Road Test: Real World 600s

If pound notes are more important than lap times these 600s offer the best compromise of race replica handling with real world practicality. New and secondhand these still top the sales podium

Posted: 3 June 2003
by Jon Urry

What a difference a year makes. Just 12 months ago three of these bikes were the very latest, sharpest tools that their respective

manufacturers could produce. Now they are overshadowed by newer, faster and better looking siblings. The march of progress has developed into a flat out sprint when it comes to the supersport 600s.

Which is great news for the bargain-hunting buyer because as with every race there are always stragglers. I don't mean this in a detrimental way, it's just that in the 600cc class things are progressing so fast that some truly fantastic bikes are now considered, well...old hat. Which means that both brand new and second-hand these five bikes offer tremendous value for money.

Take the CBR600 F1 for example. Just two years ago it was launched alongside its Sport brother. Virtually identical bar some very minor engine parts the F1 was intended as the all-round CBR. Or in other words you got a centre stand, single pillion and rider seat and slightly subtler graphics. Big deal. But because it had the image of being the 'soft option' riders snapped up the Sport and largely forgot about the F1. Put the two of them together on a track and they are inseparable but ask a pillion which they prefer, or try and adjust and lube the chain, and the differences show. Now the Sport has been dropped from Honda's range in favour of the RR the differences are even more profound. Pillion on the RR? No thanks. Luggage carrying? Not really. And the seat's padding means comfort is measured in laps rather than miles. Which is why the F-1 has been kept in the range. Die-hard sports bike fans will consider it second-rate to the single-minded RR, but for real world riding it has its fans.

It's a similar story for the 2002 ZX-6R. Despite it being the most road-biased of the Japanese 600s (with the exception of the CBR) it can still cut it on the track and Niall Mackenzie rated it second behind the GSX-R in last year's group test. However that was before the 2003 bike was launched. Now the Kawasaki looks decidedly old fashioned. No radial brakes? Conventional forks? Carbs? With the drawing back of a curtain to reveal the 2003 ZX-6R the 2002 bike instantly became an all rounder. But dealers still have plenty of brand new 2002 bikes in stock, and like the CBR F1 secondhand examples are starting to appear.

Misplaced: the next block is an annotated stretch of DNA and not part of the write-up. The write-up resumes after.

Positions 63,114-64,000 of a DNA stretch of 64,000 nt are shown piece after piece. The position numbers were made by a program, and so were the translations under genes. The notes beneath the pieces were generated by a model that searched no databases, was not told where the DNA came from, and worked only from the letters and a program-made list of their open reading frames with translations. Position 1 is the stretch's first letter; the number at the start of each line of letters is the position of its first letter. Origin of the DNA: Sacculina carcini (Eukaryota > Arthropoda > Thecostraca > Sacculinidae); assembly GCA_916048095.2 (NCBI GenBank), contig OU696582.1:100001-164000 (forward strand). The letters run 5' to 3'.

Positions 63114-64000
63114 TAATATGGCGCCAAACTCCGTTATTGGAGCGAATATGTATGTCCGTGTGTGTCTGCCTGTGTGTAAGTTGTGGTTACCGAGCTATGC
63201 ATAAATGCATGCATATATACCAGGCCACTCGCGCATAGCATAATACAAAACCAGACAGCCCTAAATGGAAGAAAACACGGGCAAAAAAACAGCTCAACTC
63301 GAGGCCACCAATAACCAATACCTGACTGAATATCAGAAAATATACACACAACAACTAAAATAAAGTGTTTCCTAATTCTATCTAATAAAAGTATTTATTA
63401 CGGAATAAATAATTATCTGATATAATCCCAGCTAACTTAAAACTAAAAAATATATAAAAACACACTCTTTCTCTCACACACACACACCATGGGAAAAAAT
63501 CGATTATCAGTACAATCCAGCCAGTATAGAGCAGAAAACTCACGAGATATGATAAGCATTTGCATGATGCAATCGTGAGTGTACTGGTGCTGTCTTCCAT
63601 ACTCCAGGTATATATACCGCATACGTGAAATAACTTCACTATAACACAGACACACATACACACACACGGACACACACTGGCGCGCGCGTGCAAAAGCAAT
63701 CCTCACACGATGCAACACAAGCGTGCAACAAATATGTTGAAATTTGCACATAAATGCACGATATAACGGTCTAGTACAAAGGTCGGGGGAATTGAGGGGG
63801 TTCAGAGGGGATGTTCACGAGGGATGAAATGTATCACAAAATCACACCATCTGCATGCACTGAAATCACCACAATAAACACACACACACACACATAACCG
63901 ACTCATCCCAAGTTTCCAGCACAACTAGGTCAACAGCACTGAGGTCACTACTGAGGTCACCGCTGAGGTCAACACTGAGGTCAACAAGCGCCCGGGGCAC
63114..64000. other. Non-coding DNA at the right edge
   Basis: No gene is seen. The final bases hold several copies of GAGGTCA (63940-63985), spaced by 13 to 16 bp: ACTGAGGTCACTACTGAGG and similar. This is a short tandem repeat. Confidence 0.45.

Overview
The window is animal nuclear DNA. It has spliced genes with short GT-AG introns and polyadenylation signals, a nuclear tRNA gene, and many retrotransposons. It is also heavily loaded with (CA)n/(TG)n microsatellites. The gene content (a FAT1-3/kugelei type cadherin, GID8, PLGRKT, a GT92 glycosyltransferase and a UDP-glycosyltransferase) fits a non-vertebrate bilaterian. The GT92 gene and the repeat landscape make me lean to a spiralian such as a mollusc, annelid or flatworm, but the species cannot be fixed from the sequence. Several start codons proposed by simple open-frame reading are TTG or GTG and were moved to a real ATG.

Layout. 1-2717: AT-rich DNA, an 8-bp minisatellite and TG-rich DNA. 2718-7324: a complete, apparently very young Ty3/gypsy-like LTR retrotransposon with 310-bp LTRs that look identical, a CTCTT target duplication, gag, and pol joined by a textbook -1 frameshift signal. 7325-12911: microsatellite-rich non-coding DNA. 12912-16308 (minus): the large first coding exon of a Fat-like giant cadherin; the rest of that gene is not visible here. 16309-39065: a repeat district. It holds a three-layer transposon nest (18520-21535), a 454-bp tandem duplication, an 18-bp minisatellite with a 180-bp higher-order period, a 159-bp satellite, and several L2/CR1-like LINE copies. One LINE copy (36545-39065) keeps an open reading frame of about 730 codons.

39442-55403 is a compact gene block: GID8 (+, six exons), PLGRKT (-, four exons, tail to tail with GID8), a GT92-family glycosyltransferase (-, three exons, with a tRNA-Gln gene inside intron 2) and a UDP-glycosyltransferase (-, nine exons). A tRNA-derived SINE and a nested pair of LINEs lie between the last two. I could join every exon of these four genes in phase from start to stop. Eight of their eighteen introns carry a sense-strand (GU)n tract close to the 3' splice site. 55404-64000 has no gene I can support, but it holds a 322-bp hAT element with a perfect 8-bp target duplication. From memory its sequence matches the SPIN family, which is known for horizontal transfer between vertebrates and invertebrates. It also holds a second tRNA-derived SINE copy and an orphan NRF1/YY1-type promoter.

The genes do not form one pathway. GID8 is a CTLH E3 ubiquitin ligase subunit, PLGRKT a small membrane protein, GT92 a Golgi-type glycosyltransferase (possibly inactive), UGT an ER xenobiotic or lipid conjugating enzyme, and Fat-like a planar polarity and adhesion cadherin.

However where the CBR and ZX-6R have been demoted to the status of real world by sharper siblings the Thundercat and GSX have little in common with their sportier brothers. The Yamaha has remained virtually unchanged since it was replaced by the R6 way back in 1999 and the good old GSX is one of those bikes that seems to keep getting churned out year on year and goes unnoticed by nearly everyone except those who actually buy them. Both can still be bought brand new but most of their sales are secondhand as owners upgrade to newer or sportier bikes.

And as for the TT600? Well the new Daytona 600 has now firmly established itself as the British firm's rival to the best Japan can offer, which has taken the pressure off the TT600. When it was launched, the TT was heralded as the new Japanese beater, it wasn't. What the TT600 is a good handling all-round 600 with a British name on the tank and now the Daytona is on the scene prices of new bikes, another stumbling block for Triumph as riders were unwilling to pay a premium just for a British bike, are dropping and secondhand bikes are appearing for those want to save cash.

So there you have it, five real world 600s that can all be bought brand new or secondhand. Yes we all would love to own the very latest model, but with price tags in the region of seven big ones for the latest all-singing all-dancing bike the secondhand market is currently booming. So that's were we delved to find these bikes. We spent a week ringing around dealers trying to get together these five bikes together in one place for us to ride, and the problems we had getting them gives a very good indication of which are the big sellers, but are the big sellers also the best machines?

Continue the real world 600s road test



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HONDA CBR600FI, KAWASAKI ZX-R636, SUZUKI GSX600F, TRIUMPH TT600, YAMAHA YZF600R THUNDERCAT
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